Time for federal government to champion women’s cause
Jivesh Jha and Nivedita Lamba
The world has witnessed a tremendous change in the traditional concept of society, culture and rights. Change is incremental, and while a lot is to be expected when it comes to securing the rights of Nepali women, considerable progress has been made.
Globally women have become more concerned about their rights and they have stood against all forms of discriminations and violence perpetuated on them. United Nations treaty that is critical in accessing the progress of the government in eliminating discrimination is the ‘Convention for Elimination of All forms Discriminations against Women’ (CEDAW) which was adopted in 1979 and it later became an international bill of rights for women on September 3, 1981 on ratification by 189 states. Ratified by Nepal in 1991, this treaty is regarded as a powerful international convention to ensure gender equality and mitigate violence against women.
Acknowledging CEDAW, the drafters of 2015 Constitution of Nepal have floated ample provisions to ensure the protection of women’s rights in broad and universal principles of equality and participation. The preamble of the Constitution takes pledge to end all forms of discriminations lying along the gender basis. In the similar vein, the equality clauses and affirmative action clauses of the Constitution seeks to ensure adequate representation of women in public life. To be specific, Article 38 provisions that all the rights relating to women shall be the fundamental rights. Moreover, Nepal sets aside 33 percent of parliamentary seats for women [Article 84-8], which is a major breakthrough.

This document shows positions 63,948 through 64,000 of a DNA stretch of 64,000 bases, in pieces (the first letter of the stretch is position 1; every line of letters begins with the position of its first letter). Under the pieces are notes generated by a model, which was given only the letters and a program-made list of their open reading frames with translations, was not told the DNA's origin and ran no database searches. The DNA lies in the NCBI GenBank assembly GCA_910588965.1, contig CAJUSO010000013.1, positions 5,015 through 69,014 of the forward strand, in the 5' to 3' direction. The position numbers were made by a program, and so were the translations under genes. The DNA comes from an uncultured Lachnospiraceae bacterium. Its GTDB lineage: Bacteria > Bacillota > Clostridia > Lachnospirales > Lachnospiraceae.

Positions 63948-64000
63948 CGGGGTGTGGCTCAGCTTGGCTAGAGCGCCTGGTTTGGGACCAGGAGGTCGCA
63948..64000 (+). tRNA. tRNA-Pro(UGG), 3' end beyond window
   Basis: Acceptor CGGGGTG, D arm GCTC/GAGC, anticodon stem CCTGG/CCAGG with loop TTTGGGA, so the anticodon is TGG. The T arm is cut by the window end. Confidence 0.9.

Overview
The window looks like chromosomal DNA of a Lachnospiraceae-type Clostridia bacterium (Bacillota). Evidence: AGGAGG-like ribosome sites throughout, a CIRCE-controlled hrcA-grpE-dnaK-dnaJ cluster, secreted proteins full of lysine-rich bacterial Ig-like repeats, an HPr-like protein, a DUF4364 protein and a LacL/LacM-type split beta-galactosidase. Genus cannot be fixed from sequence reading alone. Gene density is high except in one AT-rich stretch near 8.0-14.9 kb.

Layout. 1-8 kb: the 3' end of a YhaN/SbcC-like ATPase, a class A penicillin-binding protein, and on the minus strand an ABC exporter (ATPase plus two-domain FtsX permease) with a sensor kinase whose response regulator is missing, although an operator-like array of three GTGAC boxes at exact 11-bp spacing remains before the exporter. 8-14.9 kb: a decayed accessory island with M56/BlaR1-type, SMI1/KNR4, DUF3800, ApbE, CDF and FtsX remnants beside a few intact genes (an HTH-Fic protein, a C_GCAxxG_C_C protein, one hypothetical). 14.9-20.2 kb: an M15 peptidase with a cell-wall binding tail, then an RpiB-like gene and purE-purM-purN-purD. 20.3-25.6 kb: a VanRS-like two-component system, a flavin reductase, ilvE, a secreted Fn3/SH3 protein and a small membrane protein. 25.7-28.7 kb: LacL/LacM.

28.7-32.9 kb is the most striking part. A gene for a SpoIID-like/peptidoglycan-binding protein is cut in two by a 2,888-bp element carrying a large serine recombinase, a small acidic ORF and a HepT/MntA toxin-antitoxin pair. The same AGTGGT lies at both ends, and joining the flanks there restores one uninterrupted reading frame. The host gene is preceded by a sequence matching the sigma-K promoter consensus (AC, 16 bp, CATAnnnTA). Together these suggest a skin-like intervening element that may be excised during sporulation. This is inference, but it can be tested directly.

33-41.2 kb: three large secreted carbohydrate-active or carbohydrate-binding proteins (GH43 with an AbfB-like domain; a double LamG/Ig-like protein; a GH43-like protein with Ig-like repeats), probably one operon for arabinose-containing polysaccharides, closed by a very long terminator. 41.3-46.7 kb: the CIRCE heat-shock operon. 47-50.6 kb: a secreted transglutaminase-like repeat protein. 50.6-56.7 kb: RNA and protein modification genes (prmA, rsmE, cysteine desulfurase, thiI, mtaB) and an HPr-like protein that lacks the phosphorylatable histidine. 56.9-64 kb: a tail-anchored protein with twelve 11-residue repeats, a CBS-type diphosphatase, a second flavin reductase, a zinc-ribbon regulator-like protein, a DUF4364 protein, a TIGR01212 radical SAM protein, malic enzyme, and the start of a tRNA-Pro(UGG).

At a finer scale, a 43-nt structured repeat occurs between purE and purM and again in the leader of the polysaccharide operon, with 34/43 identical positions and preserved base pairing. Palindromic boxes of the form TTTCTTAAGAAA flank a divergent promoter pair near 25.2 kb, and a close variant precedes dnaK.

(For a detailed report on constitutional arrangement for women in Nepali Constitution, see our reporting on http://english.lokaantar.com/articles/nepals-constitution-incorporates-fair-provisions-women/)
“This Constitutional provision would certainly increase the participation of women in politics and public life, which may just be a single step, but it is nevertheless a step ahead in the right direction. Now what remains to be seen is whether these laws are put into practice in letter and spirit,” says the much-admired commentator of Constitutional Law in India Dr Mamta Rao, who is well-known for popular book Law Relating to Women and Children.
Importantly, “Women in public life (academics, government as well as private offices, parliament and so on), are a lot more present and visible than they ever were earlier and it has helped shape the movement regarding pro-women laws that have been adopted at domestic as well as international stages,” adds Dr Rao, who heads the Department of Law and Justice at RD University, Jabalpur, India.
But does simply enacting laws on paper tackle with all problems currently faced by Nepali women? What about implementation?
“At least now we have something to enforce,” says Dr Nidhi Saxena, faculty member of International Law at Sikkim Central University, Gangtok, India. The Constitutional provisions ensuring one-third representation of women in parliament is a new dawn for women. It’s a victory of equality over disparity,” argues she.
“This enhanced role of women parliamentarians would certainly play a significant role in proposing gender sensitive laws and reviewing and amending discriminatory laws and practices. This is an important development especially when compared to India’s frequent failure to ensure one-third representation of women in legislature,” further says Dr Saxena.